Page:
Scam of the Month: Student Loan Fraud Rising Again?
Student loan scams are probably as old as…well…student loans themselves. It's easy to imagine landing a terrific job and earning a lot while you're in college borrowing the money, but the reality is often different. Then a pandemic comes along, adding a new layer of challenges during a time of massive unemployment. Unfortunately, our second year of the pandemic could trigger a different round of new student loan fraud.
Today's student loan holders have extra factors to juggle while they find ways to pay back those debts, but many haven’t given those loans a thought in over a year. They should do it now.
In March 2020, college students and recent grads—some still looking for their first job—were granted a reprieve on student loan debt. As the pandemic ramped up, the federal government hit the brakes on both monthly payments and interest charges. However, this pause is scheduled to end on September 30th unless President Biden extends the hold. If that extension does not occur, students should be more vigilant than ever. Scammers are already planning for one more grab at millions in cash and designing frauds that could monetize a new, confusing situation.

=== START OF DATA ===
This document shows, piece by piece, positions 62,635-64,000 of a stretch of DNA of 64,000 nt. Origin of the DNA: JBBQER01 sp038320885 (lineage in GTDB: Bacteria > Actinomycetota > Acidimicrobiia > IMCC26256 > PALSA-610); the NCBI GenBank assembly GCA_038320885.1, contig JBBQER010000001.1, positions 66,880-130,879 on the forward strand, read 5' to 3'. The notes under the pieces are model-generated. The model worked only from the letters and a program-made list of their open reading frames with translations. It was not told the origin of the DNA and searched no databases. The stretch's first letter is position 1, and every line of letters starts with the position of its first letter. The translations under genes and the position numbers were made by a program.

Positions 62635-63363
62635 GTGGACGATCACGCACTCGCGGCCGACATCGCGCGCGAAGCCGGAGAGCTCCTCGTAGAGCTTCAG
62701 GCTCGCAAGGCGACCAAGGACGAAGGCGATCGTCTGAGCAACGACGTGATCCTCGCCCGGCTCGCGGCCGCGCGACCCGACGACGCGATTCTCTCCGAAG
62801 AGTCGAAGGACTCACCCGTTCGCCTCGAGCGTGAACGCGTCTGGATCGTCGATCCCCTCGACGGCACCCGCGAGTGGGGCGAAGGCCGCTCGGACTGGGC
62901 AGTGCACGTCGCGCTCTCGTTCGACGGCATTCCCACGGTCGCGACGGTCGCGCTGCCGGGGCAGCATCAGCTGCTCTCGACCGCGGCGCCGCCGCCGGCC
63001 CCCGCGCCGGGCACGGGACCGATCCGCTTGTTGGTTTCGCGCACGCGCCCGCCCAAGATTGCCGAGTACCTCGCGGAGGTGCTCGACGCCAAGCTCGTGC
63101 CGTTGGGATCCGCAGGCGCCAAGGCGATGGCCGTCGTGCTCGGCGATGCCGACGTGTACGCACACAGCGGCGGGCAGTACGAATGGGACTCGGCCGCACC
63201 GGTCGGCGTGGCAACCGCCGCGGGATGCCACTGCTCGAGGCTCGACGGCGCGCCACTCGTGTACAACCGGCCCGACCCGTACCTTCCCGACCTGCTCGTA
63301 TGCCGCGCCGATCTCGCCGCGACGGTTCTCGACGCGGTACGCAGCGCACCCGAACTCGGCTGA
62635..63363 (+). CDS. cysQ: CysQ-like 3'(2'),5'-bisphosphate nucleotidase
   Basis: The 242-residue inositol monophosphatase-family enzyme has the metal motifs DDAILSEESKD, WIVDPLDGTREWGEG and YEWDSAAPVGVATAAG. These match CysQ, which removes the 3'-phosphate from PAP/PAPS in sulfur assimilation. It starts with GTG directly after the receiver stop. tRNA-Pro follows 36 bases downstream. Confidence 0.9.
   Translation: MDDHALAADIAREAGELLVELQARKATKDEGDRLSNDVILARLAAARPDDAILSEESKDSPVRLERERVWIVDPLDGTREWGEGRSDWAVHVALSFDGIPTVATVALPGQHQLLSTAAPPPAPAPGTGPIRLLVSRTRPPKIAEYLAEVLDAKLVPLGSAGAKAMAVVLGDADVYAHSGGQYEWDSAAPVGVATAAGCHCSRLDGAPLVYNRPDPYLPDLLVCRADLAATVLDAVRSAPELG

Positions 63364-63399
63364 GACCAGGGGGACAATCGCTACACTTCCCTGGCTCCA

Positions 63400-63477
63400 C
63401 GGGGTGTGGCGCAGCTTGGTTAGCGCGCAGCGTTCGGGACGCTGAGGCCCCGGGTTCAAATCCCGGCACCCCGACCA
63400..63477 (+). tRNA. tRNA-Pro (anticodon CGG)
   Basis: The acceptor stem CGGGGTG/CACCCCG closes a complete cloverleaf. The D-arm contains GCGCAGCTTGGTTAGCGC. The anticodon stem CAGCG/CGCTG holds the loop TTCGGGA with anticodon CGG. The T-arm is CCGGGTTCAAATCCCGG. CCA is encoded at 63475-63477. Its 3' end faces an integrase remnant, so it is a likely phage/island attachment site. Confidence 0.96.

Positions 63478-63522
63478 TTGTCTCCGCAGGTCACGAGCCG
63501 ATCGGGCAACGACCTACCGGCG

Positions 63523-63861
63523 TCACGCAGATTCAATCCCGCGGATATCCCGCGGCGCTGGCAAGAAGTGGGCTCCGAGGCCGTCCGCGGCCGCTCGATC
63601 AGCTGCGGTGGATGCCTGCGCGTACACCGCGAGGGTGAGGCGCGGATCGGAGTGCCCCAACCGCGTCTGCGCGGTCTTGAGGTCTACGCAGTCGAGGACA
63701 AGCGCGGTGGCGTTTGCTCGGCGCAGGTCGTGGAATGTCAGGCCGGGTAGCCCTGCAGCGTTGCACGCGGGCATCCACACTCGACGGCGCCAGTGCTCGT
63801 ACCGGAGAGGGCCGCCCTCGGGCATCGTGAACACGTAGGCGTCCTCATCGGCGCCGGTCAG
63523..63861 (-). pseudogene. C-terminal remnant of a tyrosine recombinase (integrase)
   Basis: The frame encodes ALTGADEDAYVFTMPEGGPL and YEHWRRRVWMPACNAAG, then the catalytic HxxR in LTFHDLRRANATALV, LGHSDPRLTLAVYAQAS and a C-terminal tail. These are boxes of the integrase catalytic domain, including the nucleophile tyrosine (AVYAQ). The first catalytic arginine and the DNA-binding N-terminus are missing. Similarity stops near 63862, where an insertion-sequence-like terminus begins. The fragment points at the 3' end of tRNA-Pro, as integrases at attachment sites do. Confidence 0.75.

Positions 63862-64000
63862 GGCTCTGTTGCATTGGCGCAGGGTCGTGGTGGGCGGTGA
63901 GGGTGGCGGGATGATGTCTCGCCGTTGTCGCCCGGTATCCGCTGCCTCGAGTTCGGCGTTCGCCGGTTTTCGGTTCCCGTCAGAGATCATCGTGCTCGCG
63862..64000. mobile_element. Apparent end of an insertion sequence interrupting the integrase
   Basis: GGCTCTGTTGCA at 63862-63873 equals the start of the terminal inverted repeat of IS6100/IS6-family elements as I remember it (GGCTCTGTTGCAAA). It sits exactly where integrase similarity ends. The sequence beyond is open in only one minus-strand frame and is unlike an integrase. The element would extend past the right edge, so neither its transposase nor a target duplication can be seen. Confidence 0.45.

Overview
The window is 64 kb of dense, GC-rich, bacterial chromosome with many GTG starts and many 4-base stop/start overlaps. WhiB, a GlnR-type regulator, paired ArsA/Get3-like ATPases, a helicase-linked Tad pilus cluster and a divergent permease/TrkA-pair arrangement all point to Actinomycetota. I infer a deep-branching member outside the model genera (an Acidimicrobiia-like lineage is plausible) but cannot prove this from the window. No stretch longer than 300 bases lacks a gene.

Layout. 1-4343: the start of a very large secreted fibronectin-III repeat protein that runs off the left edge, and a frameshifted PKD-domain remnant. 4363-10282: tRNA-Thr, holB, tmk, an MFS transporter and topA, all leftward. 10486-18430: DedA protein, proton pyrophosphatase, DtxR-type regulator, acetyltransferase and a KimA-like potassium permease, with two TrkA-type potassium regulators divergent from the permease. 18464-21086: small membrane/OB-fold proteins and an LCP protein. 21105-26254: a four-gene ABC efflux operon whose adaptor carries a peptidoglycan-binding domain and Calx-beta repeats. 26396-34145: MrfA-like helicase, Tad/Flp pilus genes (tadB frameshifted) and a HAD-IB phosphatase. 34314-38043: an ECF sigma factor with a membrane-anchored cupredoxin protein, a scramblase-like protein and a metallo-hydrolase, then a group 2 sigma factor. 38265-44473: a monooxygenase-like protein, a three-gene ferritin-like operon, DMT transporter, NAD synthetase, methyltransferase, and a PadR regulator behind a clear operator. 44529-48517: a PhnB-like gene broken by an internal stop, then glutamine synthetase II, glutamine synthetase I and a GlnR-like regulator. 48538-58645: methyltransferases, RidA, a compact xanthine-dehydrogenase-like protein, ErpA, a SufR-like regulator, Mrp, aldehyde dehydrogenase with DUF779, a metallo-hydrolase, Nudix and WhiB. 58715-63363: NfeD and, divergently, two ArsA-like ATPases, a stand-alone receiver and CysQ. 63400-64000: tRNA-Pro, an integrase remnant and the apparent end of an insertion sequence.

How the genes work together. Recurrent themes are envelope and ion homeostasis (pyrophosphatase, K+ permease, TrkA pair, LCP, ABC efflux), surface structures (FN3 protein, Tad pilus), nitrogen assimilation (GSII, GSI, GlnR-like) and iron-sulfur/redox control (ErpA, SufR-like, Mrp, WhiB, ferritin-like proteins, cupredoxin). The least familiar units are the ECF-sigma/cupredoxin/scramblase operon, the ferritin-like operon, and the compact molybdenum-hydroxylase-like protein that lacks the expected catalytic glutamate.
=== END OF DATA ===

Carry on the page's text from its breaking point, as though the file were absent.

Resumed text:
Numbers Up and Up
Student loan scams started to soar before the Coronavirus hit. Between 2018 and 2019, complaints involving federal loans jumped 188%, according to the 2019 Consumer Sentinel Network (CSN) report. Gripes about non-fed loans also rose. The CSN received an even larger number of complaints in 2020—adding another 88% jump to the staggering 2019 figures.
The pandemic probably contributed to the lesser rise in student loan claims, but even that 88% year-over-year increase is grounds for concern. Imagine what con artists can do once the federal government starts expecting loan payments again.
Spot that Scam
Could you spot a student loan scam? It may be more complex than you realize. For example, companies often claim connections they don't possess; they even claim ties to the U.S. Dept. of Education.
In 2017, the Federal Trade Commission and numerous stage agencies conducted Operation Game of Loans, a crackdown on student loan scams. Dozens of those complaints are now reaching the settlement phase; they provide a clearer picture of how these student loan scammers operate.
The Federal Trade Commission (FTC) recently settled its Operation Game of Loans complaint against Student Debt Relief Group, in which the firm agreed to a $1.7 million repayment. The case highlights all the things that can and did go wrong.
FTC officials said the company allegedly "tricked people into thinking the company was affiliated with the Department of Education, charged consumers illegal upfront fees, and collected monthly fees they falsely claimed would be credited toward consumers' student loans."
The reality was different; operators pocketed loan payments and changed the firm's name when students complained. As a result, students lost an estimated $7.3 million, and while partial refunds are on the way, the damage to credit scores and wallets will take longer to repair.